More than one commentator has noted how we seem to have entered a time of not only greater fear, but a different response to fear than has usually been present. History presents us with national leaders who urged people to be brave in confronting fear, to refuse to let fear determine reactions. Now, by contrast, we are more likely to hear the need to let our fears shape our responses, and if we are not feeling afraid we are ignorant or mistaken. Regardless of one’s politics, fear is lifted up to drive whatever we do next.
Spiritual traditions have much to say about fear, usually to reassure us that we need not be afraid no matter what we are confronting. Fear comes from a concern for being in control; overcoming fear seems to depend on a willingness to not have control, thereby being open to guidance and support from others and from mysterious forces present around us.
Yet for all the teaching about how to move beyond fear, there is a place for fear in our spiritual lives, a kind of healthy fear that is not about control nor about survival, the usual sources of our fears. Spiritual fear is a mix of awe and humility, often elicited in the presence of something grand, overwhelming, and inexplicable. To be afraid spiritually is to know myself as a limited creature, flawed and unable to do everything or know everything no matter how hard I try, humbled by the recognition of my smallness, my insignificance, in the grand scheme of things. Alongside that humility, spiritual fear also brings a sense of awe: while I am realizing my own smallness, I am being confronted by a greatness that is beyond any control, often beyond any understanding. This dual dynamic, of humbling and awe, looks most like our human emotion of fear, though it is a very different kind of fear than the fear of being harmed, or the fear of being unloved. Instead, spiritual fear is strangely comforting because it invites me into my rightful place in the universe, neither at the center of everything nor outside or beyond everything, but just where I belong.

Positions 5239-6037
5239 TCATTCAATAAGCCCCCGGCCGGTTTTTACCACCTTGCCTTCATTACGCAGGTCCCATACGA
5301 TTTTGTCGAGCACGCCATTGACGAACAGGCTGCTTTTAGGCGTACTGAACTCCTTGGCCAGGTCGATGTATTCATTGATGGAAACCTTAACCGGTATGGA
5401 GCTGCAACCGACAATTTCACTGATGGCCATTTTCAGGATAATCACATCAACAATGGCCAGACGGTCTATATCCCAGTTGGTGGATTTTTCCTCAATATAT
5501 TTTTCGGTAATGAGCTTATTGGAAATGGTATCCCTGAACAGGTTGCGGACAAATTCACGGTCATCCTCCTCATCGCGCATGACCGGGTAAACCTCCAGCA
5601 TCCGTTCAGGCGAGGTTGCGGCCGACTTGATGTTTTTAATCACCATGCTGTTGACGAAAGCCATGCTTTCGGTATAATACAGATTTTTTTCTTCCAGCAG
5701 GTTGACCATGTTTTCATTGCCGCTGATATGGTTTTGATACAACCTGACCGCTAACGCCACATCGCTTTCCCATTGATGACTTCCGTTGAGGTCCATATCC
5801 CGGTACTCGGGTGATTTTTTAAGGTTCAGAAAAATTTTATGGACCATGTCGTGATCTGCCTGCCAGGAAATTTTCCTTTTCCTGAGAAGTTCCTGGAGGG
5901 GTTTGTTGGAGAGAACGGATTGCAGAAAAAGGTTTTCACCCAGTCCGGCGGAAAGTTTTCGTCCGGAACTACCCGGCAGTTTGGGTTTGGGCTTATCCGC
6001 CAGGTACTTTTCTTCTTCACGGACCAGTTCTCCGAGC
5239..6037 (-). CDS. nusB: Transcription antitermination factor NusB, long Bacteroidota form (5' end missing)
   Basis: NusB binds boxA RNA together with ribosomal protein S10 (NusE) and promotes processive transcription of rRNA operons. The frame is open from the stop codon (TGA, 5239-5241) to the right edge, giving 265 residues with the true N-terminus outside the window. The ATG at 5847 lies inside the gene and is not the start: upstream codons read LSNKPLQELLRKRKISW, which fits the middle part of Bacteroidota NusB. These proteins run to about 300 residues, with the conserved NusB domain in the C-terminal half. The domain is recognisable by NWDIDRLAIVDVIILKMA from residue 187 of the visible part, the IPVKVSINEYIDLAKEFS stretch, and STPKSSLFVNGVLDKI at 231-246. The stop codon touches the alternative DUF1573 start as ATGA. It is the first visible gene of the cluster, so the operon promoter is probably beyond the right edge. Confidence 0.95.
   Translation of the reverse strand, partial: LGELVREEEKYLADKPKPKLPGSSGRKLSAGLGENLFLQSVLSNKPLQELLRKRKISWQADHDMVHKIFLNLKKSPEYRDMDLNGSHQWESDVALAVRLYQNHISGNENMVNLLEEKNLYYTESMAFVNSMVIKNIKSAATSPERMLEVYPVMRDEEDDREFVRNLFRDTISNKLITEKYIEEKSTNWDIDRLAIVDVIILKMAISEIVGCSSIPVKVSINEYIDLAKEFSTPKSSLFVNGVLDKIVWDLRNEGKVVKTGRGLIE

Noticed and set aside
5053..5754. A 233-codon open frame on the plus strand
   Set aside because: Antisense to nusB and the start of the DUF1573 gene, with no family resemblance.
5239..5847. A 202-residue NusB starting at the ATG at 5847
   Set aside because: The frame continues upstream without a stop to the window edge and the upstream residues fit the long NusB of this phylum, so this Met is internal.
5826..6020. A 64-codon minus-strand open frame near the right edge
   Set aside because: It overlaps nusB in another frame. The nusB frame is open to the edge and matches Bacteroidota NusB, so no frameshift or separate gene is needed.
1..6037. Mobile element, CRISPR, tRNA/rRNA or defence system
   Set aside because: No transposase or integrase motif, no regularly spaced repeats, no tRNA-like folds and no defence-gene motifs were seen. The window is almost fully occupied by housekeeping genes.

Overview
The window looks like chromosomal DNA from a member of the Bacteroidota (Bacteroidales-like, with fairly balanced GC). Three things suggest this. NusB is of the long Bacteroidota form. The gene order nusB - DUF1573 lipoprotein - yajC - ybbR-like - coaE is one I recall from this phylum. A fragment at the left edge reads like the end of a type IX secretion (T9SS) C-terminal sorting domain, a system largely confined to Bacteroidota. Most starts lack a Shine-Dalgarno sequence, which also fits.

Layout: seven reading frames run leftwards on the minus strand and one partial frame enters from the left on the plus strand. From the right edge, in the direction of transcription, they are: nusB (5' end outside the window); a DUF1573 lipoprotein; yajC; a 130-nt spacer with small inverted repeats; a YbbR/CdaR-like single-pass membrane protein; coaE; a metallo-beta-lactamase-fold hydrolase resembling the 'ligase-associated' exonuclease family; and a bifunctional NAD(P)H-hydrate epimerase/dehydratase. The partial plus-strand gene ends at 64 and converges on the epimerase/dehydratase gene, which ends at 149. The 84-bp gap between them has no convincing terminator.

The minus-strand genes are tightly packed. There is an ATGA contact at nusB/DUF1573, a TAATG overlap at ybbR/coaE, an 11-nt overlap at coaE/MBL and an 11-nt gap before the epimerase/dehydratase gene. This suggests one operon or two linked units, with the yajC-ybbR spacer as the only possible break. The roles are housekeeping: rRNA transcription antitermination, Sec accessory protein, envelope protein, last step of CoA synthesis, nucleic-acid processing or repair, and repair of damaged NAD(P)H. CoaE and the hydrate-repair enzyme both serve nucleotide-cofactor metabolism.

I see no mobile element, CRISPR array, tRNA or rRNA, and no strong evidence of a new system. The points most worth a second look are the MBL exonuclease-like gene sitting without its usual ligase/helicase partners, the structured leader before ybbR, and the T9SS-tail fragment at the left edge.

I wonder whether the present heavy trafficking in fear is the right idea but the wrong method. Perhaps what we need in order to mature spiritually at this point in our collective and individual lives is not alarming talk of what our political opponents want to do, or how immigrants might change us, or whether our economy will collapse tomorrow, but a first recognition of all that is outside our control. Then we might better be able to attend to what we can control, and be grateful for the help that comes from one another and from the Mystery that surrounds us.